|By G. Michael Dobbs|
It's the meeting that no manager wants to have with a great staff member a discussion with someone whom everyone admires turning in his or her notice.
But I find myself with that situation as one of our colleagues has informed me of her intentions to leave shortly. It was a surprise to both of us. Life likes to take unannounced turns and detours.
So now, I am looking for a new reporter to add to the staff and I've had my first few nibbles from an ad I posted on www.journalismjobs.com.
This is what I wrote:
"Are you a member of the Church of Community Journalism? Do you believe that 'little' newspapers can break stories with real impact? If so, then send your resume to Managing Editor G. Michael Dobbs at email@example.com. "Reminder Publications, Inc. of East Longmeadow, MA, anticipates at least one opening, perhaps two, for full-time reporters in its News Department before Thanksgiving. Our four weeklies serve over 120,000 readers in greater Springfield and we are looking for people who understand that dailies don't always get the story right or first. If you're looking for a news reporting job not sports on a close-knit aggressive team that is full-time and has benefits such as options for health and dental insurance and paid vacation, drop me a line today."
Now, this is what is known in the business as "an entry level position." The pay isn't at slave-level, but it is modest.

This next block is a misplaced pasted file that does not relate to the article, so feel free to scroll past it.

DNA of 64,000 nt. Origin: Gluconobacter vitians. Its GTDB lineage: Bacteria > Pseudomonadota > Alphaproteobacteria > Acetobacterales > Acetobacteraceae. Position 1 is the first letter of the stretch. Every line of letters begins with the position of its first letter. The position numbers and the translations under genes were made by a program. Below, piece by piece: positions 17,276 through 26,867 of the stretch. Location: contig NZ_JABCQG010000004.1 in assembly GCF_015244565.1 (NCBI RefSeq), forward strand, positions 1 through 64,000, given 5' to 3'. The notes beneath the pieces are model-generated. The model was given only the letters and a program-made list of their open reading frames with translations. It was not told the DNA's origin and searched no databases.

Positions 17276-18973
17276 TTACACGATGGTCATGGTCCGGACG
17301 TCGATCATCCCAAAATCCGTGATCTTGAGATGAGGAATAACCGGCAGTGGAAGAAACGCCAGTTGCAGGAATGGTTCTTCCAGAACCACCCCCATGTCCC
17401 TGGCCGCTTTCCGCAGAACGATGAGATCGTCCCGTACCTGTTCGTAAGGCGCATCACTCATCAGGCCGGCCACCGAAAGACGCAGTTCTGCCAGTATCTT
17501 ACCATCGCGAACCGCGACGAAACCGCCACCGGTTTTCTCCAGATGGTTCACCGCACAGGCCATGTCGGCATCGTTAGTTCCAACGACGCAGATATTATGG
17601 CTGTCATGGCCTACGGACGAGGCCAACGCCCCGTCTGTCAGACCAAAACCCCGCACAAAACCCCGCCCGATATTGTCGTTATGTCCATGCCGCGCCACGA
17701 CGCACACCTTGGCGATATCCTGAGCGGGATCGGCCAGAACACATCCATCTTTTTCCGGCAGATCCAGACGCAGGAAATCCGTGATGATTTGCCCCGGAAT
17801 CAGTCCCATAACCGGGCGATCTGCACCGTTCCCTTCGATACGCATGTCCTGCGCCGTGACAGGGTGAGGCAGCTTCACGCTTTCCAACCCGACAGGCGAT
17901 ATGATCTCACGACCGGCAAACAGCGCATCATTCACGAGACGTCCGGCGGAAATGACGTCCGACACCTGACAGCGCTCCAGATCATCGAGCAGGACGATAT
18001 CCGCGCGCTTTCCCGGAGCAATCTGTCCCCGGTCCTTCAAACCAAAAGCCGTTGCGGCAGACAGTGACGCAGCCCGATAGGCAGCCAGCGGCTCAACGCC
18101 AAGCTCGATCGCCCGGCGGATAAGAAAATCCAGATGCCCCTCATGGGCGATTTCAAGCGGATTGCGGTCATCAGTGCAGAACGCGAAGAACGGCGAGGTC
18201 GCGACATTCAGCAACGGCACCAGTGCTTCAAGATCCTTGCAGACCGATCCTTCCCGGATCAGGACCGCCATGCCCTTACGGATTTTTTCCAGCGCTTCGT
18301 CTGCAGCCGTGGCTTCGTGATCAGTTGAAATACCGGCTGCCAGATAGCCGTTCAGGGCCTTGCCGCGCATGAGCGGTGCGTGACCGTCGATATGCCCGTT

But unlike many other publications in this nation, we still offer a for-real full-time job with actual benefits.
Unfortunately, that is becoming more and more rare. Many newspapers, in a move to save money, have started buying out full-time reporters and replacing them with part-timers. While the businessperson inside of me understands the reason for that tactic, the newsman does not.
When newspapers cut down the number of full-time reporters, they also run the risk of not being able to develop a staff that understands their area. Feeling part of a community is essential to good reporting.
After all, many people in part-time positions are only marking time until they have the experience to apply for a full-time gig. If you don't intend to stay a while or if the company doesn't expect you to stay you're not likely to get too involved, are you?
That's human nature, folks.
The response to my ad yielded quite a number of inquires, mostly from qualified people who are living all over the country: Maryland, Alabama, Colorado, New York, California, New Hampshire, Missouri, as well as Massachusetts.
And everyone said they're eager to travel and relocate to western Massachusetts.
What's attracting them? It's the chance to have a 40-hour paycheck and an opportunity to buy into a benefits package. As daily papers consolidate their news package and shift the emphasis from local news pages to ones that are regional (so they can get greater play for each story they assign) news operations such as ours help to keep readers aware of what's happening in their own communities. We maintain the faith of that Church of Community Journalism.
By the way, if you're interested in the job, send me your resume and some examples of your published stories to firstname.lastname@example.org.
These are my opinions alone. Send your comments to email@example.com or to 280 N. Main St., East Longmeadow, MA, 01028.